France has rejected a report by the Daily Telegraph that it was proposing to hand its seat at the UN Security Council over to Brussels in exchange for European governments supporting President Emanuel Macron’s plan of an EU army.
An article published by the British paper earlier on Wednesday claimed that such an offer from Paris could be “put on the table” for discussion with the EU.
The Telegraph said the claim that the French seat at the UNSC may end up being placed “at the disposal of the European Union” came from Sandro Gozi, a European parliament member for Macron’s Renaissance party. Gozi served as Italy’s State Secretary for European Affairs between 2014 and 2018, but last year he became an MEP for France, occupying one of the seats freed after Brexit.
The rebuttal of the report came from the Elysee Place a few hours later, with the French President’s office clarifying on Twitter: “Contrary to the Daily Telegraph’s assertions this morning, France has not proposed to give up its seat on the United Nations Security Council. It is France’s and will remain so.”
The same message was swiftly repeated in English on the account of the French Embassy in London.
Contrary to the Daily Telegraph’s assertions this morning, France has not proposed to give up its seat on the United Nations Security Council. It is France’s and will remain so. https://t.co/6OSpb4jwcD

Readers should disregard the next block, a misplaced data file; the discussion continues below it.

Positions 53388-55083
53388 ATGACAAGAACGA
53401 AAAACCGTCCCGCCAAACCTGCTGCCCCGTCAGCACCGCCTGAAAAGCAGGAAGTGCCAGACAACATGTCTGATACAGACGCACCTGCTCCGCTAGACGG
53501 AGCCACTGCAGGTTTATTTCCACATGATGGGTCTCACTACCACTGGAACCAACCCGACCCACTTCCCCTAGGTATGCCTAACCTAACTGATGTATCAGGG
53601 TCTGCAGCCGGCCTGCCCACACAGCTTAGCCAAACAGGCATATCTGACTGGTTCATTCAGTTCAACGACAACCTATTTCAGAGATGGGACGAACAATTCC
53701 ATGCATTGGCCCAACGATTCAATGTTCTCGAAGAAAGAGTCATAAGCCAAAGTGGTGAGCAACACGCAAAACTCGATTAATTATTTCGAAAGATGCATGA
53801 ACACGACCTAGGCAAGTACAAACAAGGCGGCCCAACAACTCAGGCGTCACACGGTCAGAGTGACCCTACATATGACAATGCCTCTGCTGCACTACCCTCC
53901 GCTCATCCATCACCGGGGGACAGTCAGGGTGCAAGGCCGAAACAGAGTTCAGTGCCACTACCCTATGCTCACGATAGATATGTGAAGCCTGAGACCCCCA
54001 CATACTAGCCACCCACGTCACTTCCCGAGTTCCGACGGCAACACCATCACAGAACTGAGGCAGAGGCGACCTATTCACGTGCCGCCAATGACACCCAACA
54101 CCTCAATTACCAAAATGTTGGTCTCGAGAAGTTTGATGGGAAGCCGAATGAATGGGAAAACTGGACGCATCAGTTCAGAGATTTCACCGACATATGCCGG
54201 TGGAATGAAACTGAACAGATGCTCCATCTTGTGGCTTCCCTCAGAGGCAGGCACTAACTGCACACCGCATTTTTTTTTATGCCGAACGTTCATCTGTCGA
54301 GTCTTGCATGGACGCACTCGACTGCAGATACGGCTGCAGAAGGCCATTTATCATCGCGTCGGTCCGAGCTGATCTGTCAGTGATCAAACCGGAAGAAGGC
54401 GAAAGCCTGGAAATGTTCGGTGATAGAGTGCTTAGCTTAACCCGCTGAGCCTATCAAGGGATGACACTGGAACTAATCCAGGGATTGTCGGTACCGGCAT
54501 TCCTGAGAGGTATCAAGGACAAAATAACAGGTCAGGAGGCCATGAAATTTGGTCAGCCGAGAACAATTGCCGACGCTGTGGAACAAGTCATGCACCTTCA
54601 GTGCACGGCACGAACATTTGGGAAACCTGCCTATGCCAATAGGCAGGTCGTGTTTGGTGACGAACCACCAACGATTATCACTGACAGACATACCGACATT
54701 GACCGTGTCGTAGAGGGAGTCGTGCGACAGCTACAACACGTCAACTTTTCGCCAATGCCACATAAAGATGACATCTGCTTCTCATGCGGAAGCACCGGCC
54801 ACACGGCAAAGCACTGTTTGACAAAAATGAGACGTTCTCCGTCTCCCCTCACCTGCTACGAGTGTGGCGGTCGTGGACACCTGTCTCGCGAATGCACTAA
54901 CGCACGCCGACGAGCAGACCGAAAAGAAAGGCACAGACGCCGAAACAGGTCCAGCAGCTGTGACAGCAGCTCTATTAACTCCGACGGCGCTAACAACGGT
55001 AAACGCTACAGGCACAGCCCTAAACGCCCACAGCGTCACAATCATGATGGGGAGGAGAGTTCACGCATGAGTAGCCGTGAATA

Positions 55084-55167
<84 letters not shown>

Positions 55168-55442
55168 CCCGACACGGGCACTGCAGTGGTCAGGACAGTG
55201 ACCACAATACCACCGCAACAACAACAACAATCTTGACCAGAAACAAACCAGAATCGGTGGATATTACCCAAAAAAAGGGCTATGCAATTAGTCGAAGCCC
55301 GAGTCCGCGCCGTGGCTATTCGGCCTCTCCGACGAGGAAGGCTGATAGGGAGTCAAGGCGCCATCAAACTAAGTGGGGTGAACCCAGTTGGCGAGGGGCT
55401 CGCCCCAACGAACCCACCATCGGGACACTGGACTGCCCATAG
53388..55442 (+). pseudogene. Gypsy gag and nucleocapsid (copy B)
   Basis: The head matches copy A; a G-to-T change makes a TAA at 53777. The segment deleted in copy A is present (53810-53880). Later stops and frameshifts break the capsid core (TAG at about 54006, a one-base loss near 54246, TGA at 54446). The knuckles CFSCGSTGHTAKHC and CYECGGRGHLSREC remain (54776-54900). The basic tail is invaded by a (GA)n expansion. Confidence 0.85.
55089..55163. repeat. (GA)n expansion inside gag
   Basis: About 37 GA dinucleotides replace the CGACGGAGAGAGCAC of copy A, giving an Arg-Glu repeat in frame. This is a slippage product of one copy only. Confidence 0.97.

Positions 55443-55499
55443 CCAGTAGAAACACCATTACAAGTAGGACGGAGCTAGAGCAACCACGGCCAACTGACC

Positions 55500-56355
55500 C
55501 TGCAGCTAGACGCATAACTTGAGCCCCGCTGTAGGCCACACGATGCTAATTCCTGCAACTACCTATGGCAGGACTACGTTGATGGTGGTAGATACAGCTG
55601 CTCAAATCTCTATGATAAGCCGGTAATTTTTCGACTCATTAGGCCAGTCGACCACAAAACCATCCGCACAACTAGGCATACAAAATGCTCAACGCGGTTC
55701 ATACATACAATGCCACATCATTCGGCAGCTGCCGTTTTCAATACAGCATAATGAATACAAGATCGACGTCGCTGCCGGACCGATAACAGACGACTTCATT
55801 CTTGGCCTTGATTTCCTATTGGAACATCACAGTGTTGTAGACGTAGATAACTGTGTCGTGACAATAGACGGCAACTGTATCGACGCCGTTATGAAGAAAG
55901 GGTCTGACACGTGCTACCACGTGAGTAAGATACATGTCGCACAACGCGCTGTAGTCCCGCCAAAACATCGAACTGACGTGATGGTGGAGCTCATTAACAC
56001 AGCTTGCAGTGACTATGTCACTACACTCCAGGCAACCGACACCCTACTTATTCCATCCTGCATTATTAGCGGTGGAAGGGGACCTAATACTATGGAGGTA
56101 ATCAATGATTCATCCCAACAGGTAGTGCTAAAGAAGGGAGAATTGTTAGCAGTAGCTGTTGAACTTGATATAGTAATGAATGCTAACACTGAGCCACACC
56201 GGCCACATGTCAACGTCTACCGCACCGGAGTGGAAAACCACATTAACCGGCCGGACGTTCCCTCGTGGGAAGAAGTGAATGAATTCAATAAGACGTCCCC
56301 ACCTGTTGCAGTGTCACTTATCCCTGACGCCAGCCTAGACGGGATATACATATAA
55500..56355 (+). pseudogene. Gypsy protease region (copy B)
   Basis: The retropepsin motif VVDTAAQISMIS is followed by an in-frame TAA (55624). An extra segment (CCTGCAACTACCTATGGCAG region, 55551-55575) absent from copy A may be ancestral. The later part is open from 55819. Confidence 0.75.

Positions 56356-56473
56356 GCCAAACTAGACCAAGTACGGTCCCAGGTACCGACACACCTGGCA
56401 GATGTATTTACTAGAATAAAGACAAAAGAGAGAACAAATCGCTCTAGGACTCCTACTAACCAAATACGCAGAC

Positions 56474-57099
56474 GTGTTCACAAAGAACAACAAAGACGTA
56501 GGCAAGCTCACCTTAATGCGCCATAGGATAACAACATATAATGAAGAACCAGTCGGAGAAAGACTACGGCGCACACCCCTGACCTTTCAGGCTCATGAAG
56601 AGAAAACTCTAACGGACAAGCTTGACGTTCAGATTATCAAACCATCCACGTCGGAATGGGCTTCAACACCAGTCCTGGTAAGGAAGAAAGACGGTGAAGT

Gozi also took to Twitter, insisting that his words were “totally distorted” by the Telegraph, which he described as “British tabloid.”
“The permanent seat at the UN is French and will remain French,” the MEP wrote, while decrying the article as “extreme manipulation.”
Mes propos ont été totalement déformés par un tabloïd britannique.La position française est claire : le siège permanent à l’ONU est français et restera français. Le reste n’est que manipulation des extrêmes pic.twitter.com/d6Q9KxSHkm
Macron has been pushing for the creation of a joint EU army for several years now, arguing that the bloc shouldn’t solely rely on the US for protection and needed to achieve “strategic autonomy.”
The French leader’s security concerns were seemingly fueled by the Taliban’s takeover of Afghanistan amid the US withdrawal, as well as last week’s announcement of the AUKUS pact between the US, UK and Australia.
Paris described the trilateral deal to arm Canberra with nuclear-powered submarines “a stab in the back” as it saw the Australian government withdrawing from a $66 billion contract for diesel-electric subs with France. French ambassadors were also recalled for consultations from Washington and Canberra.
France is one of five permanent members of the UN Security Council, together with Russia, the US, UK and China.
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